Did you ever have any quality sleep? What time would you go to bed every day?

James: One, two o’clock in the morning (laughs). You know what, it’s just a matter of knowing how to balance things and not feel at all confused over what you have to do. It went well. I made sure that, whatever I was involved in at a particular moment, that’s all I was thinking about.

Do you get involved at all with the recording process, the production of the album and things like that, or do you leave these things in someone else’s hands?

James: No, no, no! I actually produced this album, so I am very much involved. I have a certain way that I want things to sound and I know what I’m looking for. Richard Chycki mixed it and was in the mastering process along with Scott Hull, who, unfortunately, didn’t get credit for it because of a mix up at the printing company. Anyway, Scott Hull has worked with a lot of Steely Dan albums. He is great at mastering. Anyway, back to what you asked me. Even during the recording process. I would always communicate to Rich certain sounds that I was looking for for certain parts of songs. I would tell him “I need you to do this and that”, and we would sit down and discuss it. We would play the sections, and I’d say “this is what I am looking for, like a filter, a fact or a flange or whatever is the situation. I had a real clear vision or sense of where I’ve needed things to go, whereas in Dream Theater, my involvement is different, as I explained previously. When I have to write the melodies, I write them with Mike (Portnoy: drums) and John (Myung: bass), and I will also get involved in a couple of lyrics. When I am recording the voice too, I have a certain way that I want the voice to come out and then I walk away from it and let them be the producers. Mike and John then sit down with the mixer, and they have a certain way that they want to mix the albums. Would I do it different? Probably, but we’ve kind of “thrown” them into those “chairs”. “You guys wanna be the producers? Ok, go for it”. When you listen to any of my solo albums, they’re done exactly the way that I’ve seen them – more so on this one than even on the Mullmuzzler ones. In the Mullmuzzler albums, I had an idea, but the guys who produced them didn’t necessarily...get it (laughs). They were not able to bring it to life, whereas with this one, Richard was right on it. Richard has worked with Mick Jagger, Seal and Pink. He’s been involved with bands enough that he knows, either you know what the hell you’re doing, or you don’t get hired. Richard is also an old friend of mine, because we were in the band Winter Rose together – he was the guitar player. I know exactly how he works – he knows exactly how I work, so it was already a relationship…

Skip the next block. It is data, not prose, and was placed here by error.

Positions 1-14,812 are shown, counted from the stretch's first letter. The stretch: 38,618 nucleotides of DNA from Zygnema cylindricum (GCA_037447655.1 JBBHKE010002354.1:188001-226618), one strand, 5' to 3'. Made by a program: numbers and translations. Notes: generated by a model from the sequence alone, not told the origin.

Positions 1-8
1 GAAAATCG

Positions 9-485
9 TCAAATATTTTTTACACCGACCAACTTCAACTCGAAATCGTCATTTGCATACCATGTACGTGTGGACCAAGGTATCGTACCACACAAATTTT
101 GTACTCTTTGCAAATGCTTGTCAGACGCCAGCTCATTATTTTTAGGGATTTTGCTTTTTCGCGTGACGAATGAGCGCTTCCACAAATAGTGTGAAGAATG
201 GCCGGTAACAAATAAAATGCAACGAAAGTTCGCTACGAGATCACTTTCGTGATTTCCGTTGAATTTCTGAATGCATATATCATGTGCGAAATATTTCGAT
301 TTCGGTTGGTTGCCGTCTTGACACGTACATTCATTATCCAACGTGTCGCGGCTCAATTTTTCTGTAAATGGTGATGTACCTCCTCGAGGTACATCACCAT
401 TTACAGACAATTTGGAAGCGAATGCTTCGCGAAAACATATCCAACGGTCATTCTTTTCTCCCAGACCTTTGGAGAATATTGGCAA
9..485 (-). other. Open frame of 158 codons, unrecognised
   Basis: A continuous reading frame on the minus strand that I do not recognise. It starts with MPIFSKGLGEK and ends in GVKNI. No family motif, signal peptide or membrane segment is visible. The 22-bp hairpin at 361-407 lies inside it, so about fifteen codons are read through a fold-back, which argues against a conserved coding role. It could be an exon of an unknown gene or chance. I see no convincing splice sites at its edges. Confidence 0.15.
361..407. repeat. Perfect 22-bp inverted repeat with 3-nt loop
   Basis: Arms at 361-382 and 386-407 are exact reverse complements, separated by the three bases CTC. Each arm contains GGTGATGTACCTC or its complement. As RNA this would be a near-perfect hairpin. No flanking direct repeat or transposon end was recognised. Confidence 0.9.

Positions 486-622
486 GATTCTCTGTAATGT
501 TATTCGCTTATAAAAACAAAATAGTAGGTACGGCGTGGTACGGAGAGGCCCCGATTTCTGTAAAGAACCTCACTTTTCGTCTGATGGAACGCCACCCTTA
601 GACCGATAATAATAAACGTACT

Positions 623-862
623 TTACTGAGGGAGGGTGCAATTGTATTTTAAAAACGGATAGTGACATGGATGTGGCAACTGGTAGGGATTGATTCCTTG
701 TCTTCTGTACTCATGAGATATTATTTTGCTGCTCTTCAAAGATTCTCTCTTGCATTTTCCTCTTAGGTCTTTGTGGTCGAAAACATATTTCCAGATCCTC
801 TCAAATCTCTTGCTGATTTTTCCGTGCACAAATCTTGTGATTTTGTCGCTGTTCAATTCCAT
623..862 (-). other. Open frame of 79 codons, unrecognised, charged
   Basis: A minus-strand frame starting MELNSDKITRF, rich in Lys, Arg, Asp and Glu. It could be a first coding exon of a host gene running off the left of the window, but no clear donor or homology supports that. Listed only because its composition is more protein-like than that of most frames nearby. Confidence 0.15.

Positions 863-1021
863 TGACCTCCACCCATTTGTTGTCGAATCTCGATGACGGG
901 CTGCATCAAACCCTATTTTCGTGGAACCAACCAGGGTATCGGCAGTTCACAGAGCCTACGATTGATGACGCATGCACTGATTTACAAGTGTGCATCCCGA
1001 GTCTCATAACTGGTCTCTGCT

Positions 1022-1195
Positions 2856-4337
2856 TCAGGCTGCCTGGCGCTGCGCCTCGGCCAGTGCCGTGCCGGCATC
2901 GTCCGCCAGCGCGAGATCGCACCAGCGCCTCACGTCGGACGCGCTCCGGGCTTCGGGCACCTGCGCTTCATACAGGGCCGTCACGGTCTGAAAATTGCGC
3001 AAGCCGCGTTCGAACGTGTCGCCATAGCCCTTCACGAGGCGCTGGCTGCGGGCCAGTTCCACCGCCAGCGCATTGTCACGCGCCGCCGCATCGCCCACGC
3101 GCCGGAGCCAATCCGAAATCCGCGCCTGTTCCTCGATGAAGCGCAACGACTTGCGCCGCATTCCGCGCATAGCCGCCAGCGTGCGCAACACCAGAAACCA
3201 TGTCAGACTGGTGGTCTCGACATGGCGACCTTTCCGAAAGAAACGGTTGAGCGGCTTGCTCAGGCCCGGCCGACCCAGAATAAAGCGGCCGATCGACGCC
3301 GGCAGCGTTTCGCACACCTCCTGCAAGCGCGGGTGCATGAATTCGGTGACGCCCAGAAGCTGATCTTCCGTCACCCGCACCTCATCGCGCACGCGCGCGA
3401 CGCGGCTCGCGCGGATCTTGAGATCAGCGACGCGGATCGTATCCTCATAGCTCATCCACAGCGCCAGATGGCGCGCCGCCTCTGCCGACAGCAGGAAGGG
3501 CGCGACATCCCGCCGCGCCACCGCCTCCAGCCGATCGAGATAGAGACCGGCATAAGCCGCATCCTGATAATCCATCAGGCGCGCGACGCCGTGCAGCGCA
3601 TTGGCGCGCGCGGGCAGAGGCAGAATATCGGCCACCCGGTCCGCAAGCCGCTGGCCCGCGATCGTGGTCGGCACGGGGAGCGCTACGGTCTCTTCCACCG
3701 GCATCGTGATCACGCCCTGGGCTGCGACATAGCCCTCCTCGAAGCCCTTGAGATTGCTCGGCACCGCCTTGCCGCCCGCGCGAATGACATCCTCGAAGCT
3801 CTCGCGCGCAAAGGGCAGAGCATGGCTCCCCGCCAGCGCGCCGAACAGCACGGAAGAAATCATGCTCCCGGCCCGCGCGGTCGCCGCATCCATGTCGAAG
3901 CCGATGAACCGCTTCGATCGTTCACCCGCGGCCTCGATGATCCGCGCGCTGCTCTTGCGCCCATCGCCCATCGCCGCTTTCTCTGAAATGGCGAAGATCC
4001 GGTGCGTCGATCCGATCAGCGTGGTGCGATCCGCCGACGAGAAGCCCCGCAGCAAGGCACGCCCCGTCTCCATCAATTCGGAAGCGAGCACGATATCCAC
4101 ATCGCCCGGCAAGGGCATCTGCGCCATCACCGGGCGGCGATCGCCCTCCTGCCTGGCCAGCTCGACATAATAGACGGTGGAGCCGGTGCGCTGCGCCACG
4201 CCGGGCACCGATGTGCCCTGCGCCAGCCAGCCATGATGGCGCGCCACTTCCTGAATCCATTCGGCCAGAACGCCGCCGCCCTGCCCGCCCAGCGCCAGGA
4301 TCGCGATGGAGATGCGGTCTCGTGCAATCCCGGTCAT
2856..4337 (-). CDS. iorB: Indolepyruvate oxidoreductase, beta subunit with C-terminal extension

Made in heaven?

James: Yeah – exactly so. It was very cool.

I really don’t know what the reaction has been towards this new album of yours, but what I do know is that I really enjoyed listening to all the different styles and sounds that are featured there. Quite unusual in places.